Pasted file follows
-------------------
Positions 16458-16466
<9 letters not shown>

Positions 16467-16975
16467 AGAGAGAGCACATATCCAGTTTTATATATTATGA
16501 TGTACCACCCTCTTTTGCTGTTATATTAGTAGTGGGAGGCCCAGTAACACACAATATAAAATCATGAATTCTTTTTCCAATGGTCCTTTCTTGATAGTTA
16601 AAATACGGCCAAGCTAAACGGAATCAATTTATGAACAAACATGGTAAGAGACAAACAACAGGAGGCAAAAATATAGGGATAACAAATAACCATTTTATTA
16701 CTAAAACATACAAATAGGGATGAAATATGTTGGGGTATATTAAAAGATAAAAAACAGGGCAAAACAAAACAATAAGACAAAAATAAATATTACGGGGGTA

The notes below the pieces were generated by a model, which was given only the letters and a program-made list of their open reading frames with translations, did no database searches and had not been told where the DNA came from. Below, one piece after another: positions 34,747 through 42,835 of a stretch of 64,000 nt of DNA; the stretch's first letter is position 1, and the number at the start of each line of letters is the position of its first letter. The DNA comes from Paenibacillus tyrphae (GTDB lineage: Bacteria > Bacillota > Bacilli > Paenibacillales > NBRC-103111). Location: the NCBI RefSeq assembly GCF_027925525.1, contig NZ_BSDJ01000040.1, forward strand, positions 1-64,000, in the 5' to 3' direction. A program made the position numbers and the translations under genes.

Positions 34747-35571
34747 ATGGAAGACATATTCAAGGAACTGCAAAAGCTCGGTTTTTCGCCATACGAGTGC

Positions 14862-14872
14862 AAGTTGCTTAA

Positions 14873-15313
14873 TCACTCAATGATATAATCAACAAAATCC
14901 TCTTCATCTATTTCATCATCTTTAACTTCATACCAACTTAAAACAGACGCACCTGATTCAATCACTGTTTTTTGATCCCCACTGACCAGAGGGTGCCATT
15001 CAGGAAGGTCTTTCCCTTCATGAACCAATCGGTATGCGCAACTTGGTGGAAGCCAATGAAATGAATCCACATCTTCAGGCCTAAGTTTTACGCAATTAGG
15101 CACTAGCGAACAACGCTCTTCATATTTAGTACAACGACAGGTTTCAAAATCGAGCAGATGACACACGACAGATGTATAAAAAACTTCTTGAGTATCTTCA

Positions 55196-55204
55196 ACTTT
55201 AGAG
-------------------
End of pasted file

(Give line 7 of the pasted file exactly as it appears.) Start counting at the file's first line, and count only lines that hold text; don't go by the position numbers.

16701 CTAAAACATACAAATAGGGATGAAATATGTTGGGGTATATTAAAAGATAAAAAACAGGGCAAAACAAAACAATAAGACAAAAATAAATATTACGGGGGTA